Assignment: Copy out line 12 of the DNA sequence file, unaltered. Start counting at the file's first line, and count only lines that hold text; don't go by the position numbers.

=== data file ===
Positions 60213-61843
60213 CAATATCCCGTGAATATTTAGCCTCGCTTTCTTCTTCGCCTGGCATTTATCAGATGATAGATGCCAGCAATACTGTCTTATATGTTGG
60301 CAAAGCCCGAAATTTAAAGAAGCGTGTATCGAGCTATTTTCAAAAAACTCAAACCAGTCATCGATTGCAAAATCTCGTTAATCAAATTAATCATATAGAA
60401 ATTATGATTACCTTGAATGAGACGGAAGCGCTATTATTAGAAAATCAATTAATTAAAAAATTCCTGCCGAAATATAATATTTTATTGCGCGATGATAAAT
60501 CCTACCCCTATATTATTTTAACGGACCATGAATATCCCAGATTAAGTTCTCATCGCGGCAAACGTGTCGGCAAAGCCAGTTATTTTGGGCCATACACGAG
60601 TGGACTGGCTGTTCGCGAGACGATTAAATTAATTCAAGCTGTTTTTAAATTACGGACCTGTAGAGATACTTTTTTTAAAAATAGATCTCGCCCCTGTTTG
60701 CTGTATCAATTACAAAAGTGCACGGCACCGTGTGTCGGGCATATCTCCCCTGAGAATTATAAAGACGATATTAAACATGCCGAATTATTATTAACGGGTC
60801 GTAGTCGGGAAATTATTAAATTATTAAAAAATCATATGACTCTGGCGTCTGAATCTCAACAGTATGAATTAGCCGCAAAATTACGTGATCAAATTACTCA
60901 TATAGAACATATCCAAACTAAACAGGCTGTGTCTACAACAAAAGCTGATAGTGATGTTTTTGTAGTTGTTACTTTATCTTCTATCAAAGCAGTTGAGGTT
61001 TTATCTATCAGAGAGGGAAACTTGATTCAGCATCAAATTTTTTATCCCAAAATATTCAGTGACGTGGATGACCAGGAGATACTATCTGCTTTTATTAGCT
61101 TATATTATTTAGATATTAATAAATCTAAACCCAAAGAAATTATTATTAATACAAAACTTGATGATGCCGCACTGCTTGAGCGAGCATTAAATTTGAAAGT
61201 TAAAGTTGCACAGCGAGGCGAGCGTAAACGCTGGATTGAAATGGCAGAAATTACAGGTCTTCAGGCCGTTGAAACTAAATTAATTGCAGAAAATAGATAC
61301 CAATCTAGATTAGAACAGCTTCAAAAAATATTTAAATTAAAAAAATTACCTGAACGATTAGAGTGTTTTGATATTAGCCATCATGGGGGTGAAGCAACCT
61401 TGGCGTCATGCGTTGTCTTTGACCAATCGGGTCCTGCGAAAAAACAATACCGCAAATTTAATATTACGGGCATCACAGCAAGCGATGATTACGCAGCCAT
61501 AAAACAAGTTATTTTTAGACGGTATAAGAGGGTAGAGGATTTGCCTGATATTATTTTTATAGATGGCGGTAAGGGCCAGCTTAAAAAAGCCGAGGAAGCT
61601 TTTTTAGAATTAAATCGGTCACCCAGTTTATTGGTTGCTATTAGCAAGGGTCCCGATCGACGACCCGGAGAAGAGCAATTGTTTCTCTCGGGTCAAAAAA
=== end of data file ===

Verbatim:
61201 TAAAGTTGCACAGCGAGGCGAGCGTAAACGCTGGATTGAAATGGCAGAAATTACAGGTCTTCAGGCCGTTGAAACTAAATTAATTGCAGAAAATAGATAC